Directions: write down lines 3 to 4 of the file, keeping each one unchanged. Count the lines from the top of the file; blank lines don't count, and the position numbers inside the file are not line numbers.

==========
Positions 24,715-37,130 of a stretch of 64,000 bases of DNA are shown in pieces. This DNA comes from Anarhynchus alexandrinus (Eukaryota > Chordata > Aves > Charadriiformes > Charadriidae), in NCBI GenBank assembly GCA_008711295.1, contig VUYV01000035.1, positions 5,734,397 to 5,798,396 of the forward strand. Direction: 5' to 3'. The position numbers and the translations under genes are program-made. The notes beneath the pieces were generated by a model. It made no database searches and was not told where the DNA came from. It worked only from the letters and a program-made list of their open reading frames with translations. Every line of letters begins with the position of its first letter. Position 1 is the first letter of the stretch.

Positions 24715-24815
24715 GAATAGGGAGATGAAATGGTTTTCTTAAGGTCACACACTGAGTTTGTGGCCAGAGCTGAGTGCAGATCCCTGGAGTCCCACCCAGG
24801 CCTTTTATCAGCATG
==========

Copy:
24715 GAATAGGGAGATGAAATGGTTTTCTTAAGGTCACACACTGAGTTTGTGGCCAGAGCTGAGTGCAGATCCCTGGAGTCCCACCCAGG
24801 CCTTTTATCAGCATG